Nov 20, 2014

Read Local, Shop Local

I'm delighted to announce that I've been asked to participate in two local author events this holiday season. Whether you're a Black Friday shopper or a Black Friday protestor...whether you get amped about Small Business Saturday or prefer to stay home and order on Amazon, I believe these opportunities are family friendly, free, and worthwhile. I also believe they're in the spirit of encouraging locals artists and independent entrepreneurs, and no matter who you are, how you vote, or who gets your cash, there's no harm in this. No harm at all! Come on out, if you're in the area and if you're not, consider a similar option in your neck of the woods. It's time to be thankful for what makes where we live unique, and artists and entrepreneurs are part of that.

To that end, check out the West End Poetry & Prose Reading Series--where I'll read part of Flashes of War's "Into Pure Bronze" (the soccer story!) and eagerly anticipate the creative work of other area authors.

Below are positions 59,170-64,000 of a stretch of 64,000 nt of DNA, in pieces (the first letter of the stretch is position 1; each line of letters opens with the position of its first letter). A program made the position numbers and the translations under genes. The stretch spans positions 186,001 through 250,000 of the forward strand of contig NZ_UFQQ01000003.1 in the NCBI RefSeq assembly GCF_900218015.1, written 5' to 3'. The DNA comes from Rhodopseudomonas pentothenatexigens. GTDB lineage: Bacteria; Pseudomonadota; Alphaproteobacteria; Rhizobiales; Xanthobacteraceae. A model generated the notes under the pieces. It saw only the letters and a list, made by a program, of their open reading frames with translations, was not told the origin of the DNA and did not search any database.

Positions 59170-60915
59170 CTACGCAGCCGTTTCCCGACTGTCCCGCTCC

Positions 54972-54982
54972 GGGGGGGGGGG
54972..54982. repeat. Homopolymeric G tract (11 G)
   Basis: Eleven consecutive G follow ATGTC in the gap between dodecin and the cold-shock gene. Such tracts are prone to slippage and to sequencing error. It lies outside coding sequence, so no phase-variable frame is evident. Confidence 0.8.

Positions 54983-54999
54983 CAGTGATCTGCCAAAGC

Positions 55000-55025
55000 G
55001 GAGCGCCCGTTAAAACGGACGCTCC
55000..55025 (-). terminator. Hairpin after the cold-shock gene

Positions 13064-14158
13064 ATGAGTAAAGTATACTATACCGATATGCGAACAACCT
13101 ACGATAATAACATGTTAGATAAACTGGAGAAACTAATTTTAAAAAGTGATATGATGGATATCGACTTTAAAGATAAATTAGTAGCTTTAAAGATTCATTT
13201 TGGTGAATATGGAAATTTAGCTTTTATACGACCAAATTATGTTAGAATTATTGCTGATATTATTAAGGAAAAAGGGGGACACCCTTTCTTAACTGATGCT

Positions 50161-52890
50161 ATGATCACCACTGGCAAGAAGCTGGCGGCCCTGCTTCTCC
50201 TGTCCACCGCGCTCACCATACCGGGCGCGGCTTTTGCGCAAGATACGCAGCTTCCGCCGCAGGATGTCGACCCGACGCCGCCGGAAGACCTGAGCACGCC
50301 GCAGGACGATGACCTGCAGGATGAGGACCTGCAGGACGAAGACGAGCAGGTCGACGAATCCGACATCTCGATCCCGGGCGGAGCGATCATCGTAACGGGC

I'll also be signing books at Malaprop's Bookstore in downtown Asheville. This is the bookstore that launched Flashes of War 18 months ago to the warmest, most supportive crowd I have ever known. As a part of Small Business Saturday and Indies First, the bookstore has invited authors to sign books and "talk up" two other books that they recommend to shoppers. I'll be promoting Mary Kay Zuvraleff's Man Alive! and Hemingway's In Our Time, and will be sigining from 1-3pm on Saturday, November 29th.

Nov 17, 2014

Jogging Writer: Testing for 10K

Last week, I realized I had a schedule conflict with my December 14th 10K Race Day and began a frantic search for another race. Thankfully, I found one even closer to home that's just one week earlier, bumping up race day to December 6th at a nearby wooded, private park. Now, I'll race along rolling single track trail as opposed to a low-elevation city sidewalk, likely slowing me down. The race is also a week earlier, cutting into my already shortened training schedule.

Time to reassess. I pulled out Michael Fitzgerald's 80/20 Running, complete with training regimens for the 5K, 10K, Half Marathon, and Marathon. I've been working the Level 1 training session for my first-ever 10K, which Fitzgerald says should take about 12 weeks. To make things work, I'd cut the 12 weeks down to 10, reducing my "base" training phase by 2 weeks. This felt easy enough to do on the heals of running my first 5K. But now, that regimen is shortened to 9 weeks, cutting into both my "peak" and "taper" phases. As I looked  at the table, charts and journals spread out before me, I filled with a sense of dread.